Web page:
Any asset protection plan that will truly stand up if challenged must have economic substance.
Editor's Note: The information contained in this article is general in nature and should not be construed as comprehensive financial, tax, or legal advice. As with any financial or legal matter, consult your qualified securities, tax, or legal representative before taking action.
Too many physicians during the past decade have sought cookie-cutter asset protection plans to give them some piece of mind so that if they ever endure an outrageous malpractice case, they won't lose everything.
Although we admire these doctors' commitment to proactively managing their risks, we have to remind doctors with whom we speak that not all asset protection plans are created equal.
Just like tax planning
Although few physicians realize that crucial fact of asset protection planning, leading attorneys in the field know it quite well. Tax attorneys and certified public accountants (CPAs) also know that the adage is just as true when it comes to tax planning.
Simply put, when determining whether a particular transaction with significant tax benefits was a legitimate tax shelter, the Internal Revenue Service (IRS) or tax court typically uses a simple test: "Would a taxpayer have done the deal if not for the tax benefit?" The IRS or tax court is asking whether the transaction was done simply to save taxes or for another economic purpose. If there was such a purpose, the transaction stands; if the objective was only tax motivated, it fails.
Nearly every asset-protection attorney in the field agrees that the same test applies when evaluating whether a creditor protection tactic will be upheld if challenged down the road. Here, the question is: "Did this transaction have an economic purpose, or was it simply done for asset-protection purposes?"
Both authors are part of a collective of attorneys, CPAs, and other advisers called the Wealth Protection Alliance (WPA). In the WPA, we use a sliding-scale approach to evaluate asset-protection techniques. The lowest ranking (–5) denotes a completely vulnerable asset, and the highest (+5) designates a situation with an asset that cannot be taken by a creditor even in bankruptcy. This scale is important because every +5 asset protection technique-whether in a personal or practice implementation-has significant economic benefits to the client, regardless of asset protection.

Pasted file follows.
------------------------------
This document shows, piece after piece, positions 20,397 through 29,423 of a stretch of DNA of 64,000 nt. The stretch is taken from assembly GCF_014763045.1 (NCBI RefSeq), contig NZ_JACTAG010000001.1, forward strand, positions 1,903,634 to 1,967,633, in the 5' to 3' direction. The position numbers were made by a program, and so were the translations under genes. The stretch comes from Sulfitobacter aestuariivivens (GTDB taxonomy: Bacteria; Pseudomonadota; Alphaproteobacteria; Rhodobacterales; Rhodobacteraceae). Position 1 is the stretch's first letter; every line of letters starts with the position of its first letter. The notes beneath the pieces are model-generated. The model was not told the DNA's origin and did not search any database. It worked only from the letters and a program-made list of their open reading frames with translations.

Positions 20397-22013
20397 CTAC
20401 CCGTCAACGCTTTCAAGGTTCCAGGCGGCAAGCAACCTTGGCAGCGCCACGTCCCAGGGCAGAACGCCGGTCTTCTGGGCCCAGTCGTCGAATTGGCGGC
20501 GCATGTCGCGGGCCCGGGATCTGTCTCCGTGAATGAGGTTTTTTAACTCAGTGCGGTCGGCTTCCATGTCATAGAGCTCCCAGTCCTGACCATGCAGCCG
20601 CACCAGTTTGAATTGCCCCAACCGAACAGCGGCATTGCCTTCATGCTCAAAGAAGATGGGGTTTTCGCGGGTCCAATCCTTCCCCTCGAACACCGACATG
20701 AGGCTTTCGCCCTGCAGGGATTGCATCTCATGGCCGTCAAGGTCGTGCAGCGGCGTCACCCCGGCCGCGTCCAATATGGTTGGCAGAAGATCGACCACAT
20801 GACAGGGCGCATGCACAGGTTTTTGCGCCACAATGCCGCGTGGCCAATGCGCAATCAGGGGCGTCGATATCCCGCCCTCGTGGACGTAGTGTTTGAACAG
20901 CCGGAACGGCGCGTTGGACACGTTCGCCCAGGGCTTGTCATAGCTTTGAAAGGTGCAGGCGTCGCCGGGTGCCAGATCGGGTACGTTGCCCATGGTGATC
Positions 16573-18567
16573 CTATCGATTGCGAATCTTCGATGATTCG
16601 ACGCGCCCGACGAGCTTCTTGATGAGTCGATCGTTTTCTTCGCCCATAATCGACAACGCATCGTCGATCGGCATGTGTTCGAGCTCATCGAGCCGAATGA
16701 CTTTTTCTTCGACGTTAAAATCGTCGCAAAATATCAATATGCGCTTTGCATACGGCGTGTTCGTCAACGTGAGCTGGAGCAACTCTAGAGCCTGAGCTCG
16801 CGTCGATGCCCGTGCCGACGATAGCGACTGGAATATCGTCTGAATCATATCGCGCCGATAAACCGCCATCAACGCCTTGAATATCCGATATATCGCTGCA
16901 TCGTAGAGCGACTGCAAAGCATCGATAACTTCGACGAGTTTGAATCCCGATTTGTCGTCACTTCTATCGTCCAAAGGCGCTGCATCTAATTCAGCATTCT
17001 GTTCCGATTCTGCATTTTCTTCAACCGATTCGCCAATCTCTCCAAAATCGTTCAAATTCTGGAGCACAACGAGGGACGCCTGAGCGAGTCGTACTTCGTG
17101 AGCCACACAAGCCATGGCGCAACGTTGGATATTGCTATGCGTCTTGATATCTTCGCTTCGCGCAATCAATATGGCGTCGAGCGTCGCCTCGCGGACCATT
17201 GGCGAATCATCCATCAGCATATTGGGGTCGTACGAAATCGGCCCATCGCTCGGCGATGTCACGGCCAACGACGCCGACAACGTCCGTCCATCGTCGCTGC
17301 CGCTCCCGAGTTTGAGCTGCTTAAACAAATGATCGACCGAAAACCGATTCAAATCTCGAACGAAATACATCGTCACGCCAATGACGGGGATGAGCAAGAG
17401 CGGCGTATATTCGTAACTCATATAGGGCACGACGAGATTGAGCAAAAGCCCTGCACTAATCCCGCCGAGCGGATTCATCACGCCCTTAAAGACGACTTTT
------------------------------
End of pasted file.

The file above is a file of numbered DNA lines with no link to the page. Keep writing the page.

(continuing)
Let's examine which +5 asset protection tools can be used in a practice.
Accounts receivable (AR) financing-A practice can effectively give a +5 shield to its AR by obtaining a third-party loan using the practice's AR balance as collateral. In the loan security agreements we have reviewed, the +5 protection will hold. The key to the economic transaction, however, is what happens with the loan proceeds. How are they protected? How are they invested to offset the cost of the loan interest? What if the interest rate increases and the investment returns decrease? Certainly, these are real economic concerns for a real economic transaction. Too often, unfortunately, we have seen physicians concentrate solely on the asset protection, disregarding the economic deal until too late-when they have lost significant wealth on this leverage technique.
Captive insurance companies (CICs)- Owners of a medical practice actually create their own licensed insurance company to insure all types of risks of the practice. These can be economic risks (that reimbursements drop), business risks (that electronic medical records are destroyed), litigation risks (coverage for defense of harassment claims or HCFA audits), and even medical malpractice (keeping some risk in the captive and reinsuring the rest). If the CIC is created properly, it is like any insurance company-established in a real economic arrangement with its insureds. Although it also is true that CIC assets are protected by statute, achieving the top +5 asset protection score, that is just one of the benefits of a CIC, certainly not the only one.